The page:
When you’re on the wrong track, how soon do you make it right?
I’ve gained and lost 30 pounds (13-14 kg) several times in my adult life. That’s quite a lot to creep up unnoticed! Why didn’t I tackle it sooner?
I am 169 cm tall (5’6-1/2”) and my weight history looks like this:
At first glance, you might think I had 3 kids, but two of the blips were just weight gains – oops! Seeing this as a graph helped me form some conclusions about why I have yo-yoed so much.
In university, a gym membership was included in the fees and I used it! I gained weight when I started working, to the point that I went to Weight Watchers and took off 25 pounds (about 11 kg). Mainly due to personal difficulties, I rapidly gained it back – and then had a baby! I took my good old time losing the baby weight, but didn’t get really buff again until I became single and got back into dating. Part of it was wanting to feel good, and part of it was wanting to feel competitive! A few years later I moved back to my hometown and lived off savings for a while. During that time I felt unsettled and gained weight again. But another break-up left me wanting to get back in the game! Since then I happily met and married Rom and for a while I just got lazy, before bouncing back about two years ago. And now my weight is creeping up again.
History tells me I will probably gain another 15 pounds (7 kg) before I feel compelled to do anything about it. So now I need to break the pattern before I am entrenched again. I have been inspired by a book I am currently reading: Doomed to Repeat: the Lessons of History We’ve Failed to Learn, by Bill Fawcett. The author describes situations like wars and recessions and how we should have known better than to get ourselves into our current messes, based on historical precedents. I thought – why not apply that to myself?
Then I thought, hmm, history shows I will only lose weight if I have another break-up! Which is not going to happen, so I need to teach myself some new tricks 🙂
I have a rare problem that affects my weight. I have strangely high self-esteem and I always think I look fine. What a weird affliction! But it actually does work against me because I tend to ignore all the early warning signs of weight gain: the numbers on the scale, snug clothing, or comparing myself to other people. I don’t take action until things get serious: I have to buy new clothes, I go from regular sizes to oversizes (at my top weight), I get chafed, I have to lift folds to dry underneath (sorry, TMI!) or I get short of breath walking up hills and stairs. Without those symptoms, I just carry on as usual.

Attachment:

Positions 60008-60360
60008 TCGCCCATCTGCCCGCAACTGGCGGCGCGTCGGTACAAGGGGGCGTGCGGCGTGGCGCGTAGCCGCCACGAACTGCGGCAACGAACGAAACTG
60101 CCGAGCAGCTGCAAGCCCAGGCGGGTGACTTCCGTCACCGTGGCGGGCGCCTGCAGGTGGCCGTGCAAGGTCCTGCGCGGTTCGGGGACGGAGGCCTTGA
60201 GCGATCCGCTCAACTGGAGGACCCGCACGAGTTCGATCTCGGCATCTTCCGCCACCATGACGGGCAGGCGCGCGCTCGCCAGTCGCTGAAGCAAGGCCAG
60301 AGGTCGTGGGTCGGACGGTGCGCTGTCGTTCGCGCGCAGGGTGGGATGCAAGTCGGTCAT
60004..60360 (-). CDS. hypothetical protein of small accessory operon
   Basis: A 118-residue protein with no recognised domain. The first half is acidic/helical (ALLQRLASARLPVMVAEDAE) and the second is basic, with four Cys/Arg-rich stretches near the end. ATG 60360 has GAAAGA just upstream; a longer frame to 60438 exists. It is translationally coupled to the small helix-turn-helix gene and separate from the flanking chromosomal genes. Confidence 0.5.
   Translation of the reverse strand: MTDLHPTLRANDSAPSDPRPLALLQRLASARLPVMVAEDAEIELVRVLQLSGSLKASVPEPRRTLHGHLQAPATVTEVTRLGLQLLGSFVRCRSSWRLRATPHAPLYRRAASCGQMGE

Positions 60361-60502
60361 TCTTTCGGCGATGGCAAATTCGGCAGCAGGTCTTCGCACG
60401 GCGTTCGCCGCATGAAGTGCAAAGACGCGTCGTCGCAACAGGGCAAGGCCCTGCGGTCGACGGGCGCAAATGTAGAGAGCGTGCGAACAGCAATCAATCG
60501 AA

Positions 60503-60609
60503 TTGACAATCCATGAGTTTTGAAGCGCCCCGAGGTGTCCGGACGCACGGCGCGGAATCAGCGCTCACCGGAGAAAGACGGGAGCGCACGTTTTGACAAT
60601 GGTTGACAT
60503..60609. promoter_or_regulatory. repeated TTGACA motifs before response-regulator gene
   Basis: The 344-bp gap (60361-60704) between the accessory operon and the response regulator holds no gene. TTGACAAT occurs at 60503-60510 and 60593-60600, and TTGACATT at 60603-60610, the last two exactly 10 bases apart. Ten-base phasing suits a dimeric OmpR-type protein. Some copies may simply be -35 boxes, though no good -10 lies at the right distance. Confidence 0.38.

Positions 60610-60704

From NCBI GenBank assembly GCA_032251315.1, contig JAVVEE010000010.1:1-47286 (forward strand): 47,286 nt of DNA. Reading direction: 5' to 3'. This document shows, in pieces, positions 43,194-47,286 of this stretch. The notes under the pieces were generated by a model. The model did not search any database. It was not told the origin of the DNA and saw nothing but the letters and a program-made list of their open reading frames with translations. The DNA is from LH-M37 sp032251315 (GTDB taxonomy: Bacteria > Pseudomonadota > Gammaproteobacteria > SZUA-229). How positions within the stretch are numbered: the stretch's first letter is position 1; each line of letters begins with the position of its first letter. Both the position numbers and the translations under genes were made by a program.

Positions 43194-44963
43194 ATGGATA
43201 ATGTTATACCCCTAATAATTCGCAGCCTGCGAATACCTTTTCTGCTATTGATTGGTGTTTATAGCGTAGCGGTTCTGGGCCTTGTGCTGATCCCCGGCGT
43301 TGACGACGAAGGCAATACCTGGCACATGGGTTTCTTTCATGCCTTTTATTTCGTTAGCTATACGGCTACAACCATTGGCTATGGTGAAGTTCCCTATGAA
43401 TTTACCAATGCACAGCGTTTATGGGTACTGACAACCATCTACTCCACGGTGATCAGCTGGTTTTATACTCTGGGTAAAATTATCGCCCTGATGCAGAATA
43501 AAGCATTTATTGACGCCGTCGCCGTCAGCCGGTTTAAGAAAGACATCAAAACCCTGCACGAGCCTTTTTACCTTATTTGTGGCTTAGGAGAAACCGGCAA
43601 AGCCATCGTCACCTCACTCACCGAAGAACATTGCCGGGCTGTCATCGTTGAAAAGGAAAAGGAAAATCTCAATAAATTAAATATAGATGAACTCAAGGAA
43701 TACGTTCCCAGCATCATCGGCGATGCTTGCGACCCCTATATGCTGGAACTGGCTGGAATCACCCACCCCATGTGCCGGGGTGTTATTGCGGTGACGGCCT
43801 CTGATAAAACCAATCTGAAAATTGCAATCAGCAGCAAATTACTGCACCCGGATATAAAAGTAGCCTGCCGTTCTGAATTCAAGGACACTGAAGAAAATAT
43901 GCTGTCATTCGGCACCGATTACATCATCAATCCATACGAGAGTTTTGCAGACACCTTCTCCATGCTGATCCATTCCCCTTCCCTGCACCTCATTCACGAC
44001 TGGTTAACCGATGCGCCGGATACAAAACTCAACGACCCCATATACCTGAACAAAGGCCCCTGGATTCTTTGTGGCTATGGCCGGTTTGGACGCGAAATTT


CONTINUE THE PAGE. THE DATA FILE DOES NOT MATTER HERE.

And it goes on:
No one ever says anything to me about my weight. Rom shows exemplary discretion, my family is used to the fluctuations, the staff at work would never show disrespect to the boss, and everyone else thinks I’m in the normal range, give or take a bit. So I can’t rely on anyone to speak up – it’s all up to me!
Another thing I noticed from my graph is that although I always aim for and reach 140 lbs whenever I go on a health-and-fitness jag, my average weight over the past 30 years (!) has been 150-155. It would be reassuring to think that if I just stayed there, I’d be fine forever. Unfortunately, at the 150-155 mark, I feel sluggish and not at my best. I start to become inactive, lose my fitness level, and snack more. Even though it takes a lot of working out to remain at a lower weight, I feel much more energetic and healthy in the 140s.
I should have learned through dieting and fitness plans that I always feel best when I eat for health and nutrition, rather than indulging in comfort foods every day, and that extremes don’t work (no snacks or no sugar are not sustainable).
It’s been good for me to look at my personal history and try not to repeat the bad parts of it. My goals this month are to work out 5 days a week, walk to and from work, and minimize evening snacking. For extra encouragement, I’ve brought a stack of fitness magazines home from the library. I don’t usually think about what I’d like my body to look like, and the magazine pix give me some aspirations!
I know there are lots of people out there who would be ecstatic to weigh in the 150s, whether they are overweight or underweight. I don’t mean for my weight “quibbles” to comment on anyone else’s weight or health issues which may be much more significant than mine. So, if you are commenting on this post, there is no need to use any numbers.
I’d be interested to know what it takes for you to initiate a change, and what techniques you use to stay inspired.